Foam in or out? I don't have a solid answer for that. I've found with a SOLID floor, things work better without the foam. With a floor that transmits footfall, then I've had better results keeping the foam in. Or get a wall shelf and take the foam out.

    You mention the hum changing from wiggling the RCA plugs. First thing I'd do is CLEAN them with a little DeOxit and a q-tip. Then clean the jacks on the preamp or receiver the same way. This could be all it takes. That was all I had to do. The cables that came on these things are nothing great and it could be just time to replace them, but start with the easy stuff first. I added a separate ground to mine but I really didn't need to, I just prefer things that way.

    Personally, I don't think there is much benefit to re-wiring this arm unless there is already something wrong with it. If your looking for a substantial upgrade in this area, you'd get more bang for the buck by replacing the arm with something better. The TP-16 really is a decent arm, but there are much better available. Do give the headshell pins the same DeOxit treatment as the RCA plugs. This has been a recurring problem for me.

    That's my 2¢.
     

     

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  7. 4-2-7

    4-2-7 Smart Ass Sponsor Subscriber

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    so_eng_04.jpg
    Unlike most every turntable design which adjusts Spring Tension to adjust for various tonearm-assembly weights, the SOTA turntables adjust mass, a far simpler and vastly more predictable method of set-up. The SOTA turntable set-up allows you to vary the mass of the system to compensate for the mass of the arm (much like balancing a tire for your car). By maintaining a constant mass, the unknown variable of tonearm mass has now become a predictable constant. And since the entire system’s mass remains constant, damping and isolation are controlled and predictable. The SOTA suspension follows the physics principle that mass at a stable rest will tend towards stability after excited or moved.

    Because the mass on each spring is constant, the turntable’s setup will not vary with time, and all springs will age at a constant rate. By having the suspension factory-fixed and the mass adjusted to accommodate a wide range of tonearms, the end user is assured that his/her SOTA can be set-up quickly and easily, and will replicate the performance levels achieved in lab and reviewer tests.


    Without the foam in the springs, it would be like driving a car on it's springs only and not having the shocks.struts to dampen the movement.

    A tone arm ground wire can cause the hum when it's connected and is not needed. So try what sounds better, connect or not connected.
     
  8. captouch

    captouch AK Subscriber Subscriber

    Messages:
    4,327
    Location:
    Bay Area, CA
    Thanks everyone for all the input. I do appreciate it.

    I followed much of the advice above and seemingly have things sorted out. The TT is on a wall shelf, so it should be isolated from the floor. I removed the springs and started over from scratch to try and balance things.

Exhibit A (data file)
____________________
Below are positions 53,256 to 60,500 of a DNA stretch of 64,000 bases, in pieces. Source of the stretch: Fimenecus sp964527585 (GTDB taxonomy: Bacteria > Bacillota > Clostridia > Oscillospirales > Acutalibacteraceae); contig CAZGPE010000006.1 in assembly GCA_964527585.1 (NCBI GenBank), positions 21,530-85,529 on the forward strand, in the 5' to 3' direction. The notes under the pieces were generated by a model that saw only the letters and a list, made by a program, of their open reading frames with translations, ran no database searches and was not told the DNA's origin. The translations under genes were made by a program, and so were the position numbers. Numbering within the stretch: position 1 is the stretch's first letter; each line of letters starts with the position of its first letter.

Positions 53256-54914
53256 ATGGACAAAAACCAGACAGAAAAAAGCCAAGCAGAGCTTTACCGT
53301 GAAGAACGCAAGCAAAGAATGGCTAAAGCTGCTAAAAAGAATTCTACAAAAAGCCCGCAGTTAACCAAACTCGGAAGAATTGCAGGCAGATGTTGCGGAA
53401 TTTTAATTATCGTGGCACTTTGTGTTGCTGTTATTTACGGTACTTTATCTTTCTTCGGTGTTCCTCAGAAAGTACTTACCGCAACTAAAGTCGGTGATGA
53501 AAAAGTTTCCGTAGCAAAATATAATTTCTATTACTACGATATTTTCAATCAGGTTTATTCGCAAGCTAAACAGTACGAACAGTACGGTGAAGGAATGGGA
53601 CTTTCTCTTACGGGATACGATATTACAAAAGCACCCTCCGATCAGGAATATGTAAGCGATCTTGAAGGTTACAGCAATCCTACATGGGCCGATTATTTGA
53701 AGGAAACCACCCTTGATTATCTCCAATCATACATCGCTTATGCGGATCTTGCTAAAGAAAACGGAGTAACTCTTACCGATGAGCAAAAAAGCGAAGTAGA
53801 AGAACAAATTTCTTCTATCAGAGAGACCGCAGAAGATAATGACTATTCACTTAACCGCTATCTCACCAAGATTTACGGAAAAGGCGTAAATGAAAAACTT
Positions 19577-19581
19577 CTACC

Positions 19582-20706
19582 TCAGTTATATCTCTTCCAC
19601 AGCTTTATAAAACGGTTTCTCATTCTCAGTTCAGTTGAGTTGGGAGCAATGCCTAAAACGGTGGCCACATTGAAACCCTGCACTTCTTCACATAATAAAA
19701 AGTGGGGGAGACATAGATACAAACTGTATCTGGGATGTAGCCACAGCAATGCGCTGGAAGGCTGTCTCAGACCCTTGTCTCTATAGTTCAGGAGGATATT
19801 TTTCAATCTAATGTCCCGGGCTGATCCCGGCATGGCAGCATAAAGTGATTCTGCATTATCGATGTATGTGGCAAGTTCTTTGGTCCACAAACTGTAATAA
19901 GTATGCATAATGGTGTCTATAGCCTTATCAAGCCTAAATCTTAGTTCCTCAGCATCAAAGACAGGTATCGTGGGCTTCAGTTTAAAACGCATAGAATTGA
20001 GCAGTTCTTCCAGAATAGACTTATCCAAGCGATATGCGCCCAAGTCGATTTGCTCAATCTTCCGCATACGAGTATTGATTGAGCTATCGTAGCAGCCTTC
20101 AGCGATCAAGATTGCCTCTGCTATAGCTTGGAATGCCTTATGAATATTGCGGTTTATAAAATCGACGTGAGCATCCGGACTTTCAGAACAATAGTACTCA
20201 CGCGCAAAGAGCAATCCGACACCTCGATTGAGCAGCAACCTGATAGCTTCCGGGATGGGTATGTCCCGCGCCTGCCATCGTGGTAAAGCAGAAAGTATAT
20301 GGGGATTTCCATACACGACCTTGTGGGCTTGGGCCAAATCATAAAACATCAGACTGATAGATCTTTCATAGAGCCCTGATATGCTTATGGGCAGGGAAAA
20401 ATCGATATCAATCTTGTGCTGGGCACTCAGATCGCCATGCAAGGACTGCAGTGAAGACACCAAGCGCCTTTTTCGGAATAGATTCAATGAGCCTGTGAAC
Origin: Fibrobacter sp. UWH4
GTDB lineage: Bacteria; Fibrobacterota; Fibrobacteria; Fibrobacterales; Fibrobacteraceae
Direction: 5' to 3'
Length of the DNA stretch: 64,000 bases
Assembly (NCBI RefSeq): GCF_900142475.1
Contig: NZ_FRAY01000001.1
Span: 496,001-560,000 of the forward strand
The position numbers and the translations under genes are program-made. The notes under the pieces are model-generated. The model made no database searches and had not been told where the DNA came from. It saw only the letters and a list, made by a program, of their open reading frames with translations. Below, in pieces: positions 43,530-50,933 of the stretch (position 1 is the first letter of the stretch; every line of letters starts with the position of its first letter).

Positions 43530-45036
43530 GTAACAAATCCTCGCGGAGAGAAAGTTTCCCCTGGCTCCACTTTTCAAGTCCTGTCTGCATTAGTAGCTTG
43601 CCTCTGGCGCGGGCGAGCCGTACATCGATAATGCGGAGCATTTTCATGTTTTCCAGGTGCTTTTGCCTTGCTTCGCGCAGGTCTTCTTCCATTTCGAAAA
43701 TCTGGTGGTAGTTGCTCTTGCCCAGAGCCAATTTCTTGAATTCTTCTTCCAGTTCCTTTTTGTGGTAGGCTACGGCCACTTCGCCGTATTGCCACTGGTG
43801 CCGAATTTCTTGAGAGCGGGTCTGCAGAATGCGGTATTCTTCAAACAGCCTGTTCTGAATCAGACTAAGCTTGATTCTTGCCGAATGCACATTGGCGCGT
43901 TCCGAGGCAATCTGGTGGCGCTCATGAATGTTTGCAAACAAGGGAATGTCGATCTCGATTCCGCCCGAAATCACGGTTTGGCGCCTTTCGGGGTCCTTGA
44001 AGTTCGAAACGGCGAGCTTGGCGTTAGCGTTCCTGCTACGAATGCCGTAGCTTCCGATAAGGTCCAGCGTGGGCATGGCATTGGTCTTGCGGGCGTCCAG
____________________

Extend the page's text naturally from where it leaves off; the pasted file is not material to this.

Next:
This except from another AK post by @tnsilver was very helpful is giving me an idea of which spring to start with and which one made the most difference:
    • The left most spring (near the motor) always ends up being compressed the most, almost all the way, and usually requires just minute adjustments for leveling. It mostly controls the initial height of the platter over the motor pulley or safety post.
    • The front spring ends up being anything between about half compressed to almost uncompressed and has the most control over the height of the platter over the deck.
    • The rear spring (near the TA) is the real suspension tuning work horse and requires the most fiddling around with. If you over-compress it just by a fraction of a turn, the suspension loses the bounce and becomes rigid. If it's too loose, the platter starts scraping the safety post or the deck and the leveling goes kaput.
    I usually start with the left spring, elevate the platter over the safety post or pulley, then compress the front spring to elevate the platter over the deck to the same height, and then the fun begins with the rear spring. I just compress and test repeatedly. Compress and test some more. When I start getting the piston like bounce, I put on the drive belt and go on with it. When I finally get the bounce right, I level the platter (mat, test record, clamp, tonearm, headshell, the whole shebang as in real playback time) by tuning the front and left spring. That's just fine tuning. Quarters and Eighths of turns of the nuts. It usually takes me around 20 minutes."

    I deoxited and retensioned the RCAs and the ground hum seems to be gone for now. It all sounds much better than it did, so I'm happy. :rockon::music::thumbsup::banana:

     
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  9. Blue Shadow

    Blue Shadow I gotta get me a new title

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    Amazing what a basic tune up will do to a turntable after 100,000 miles. Seems it was waiting on you. Glad you got in there and 1) learned about your table and 2) got it all sorted for now.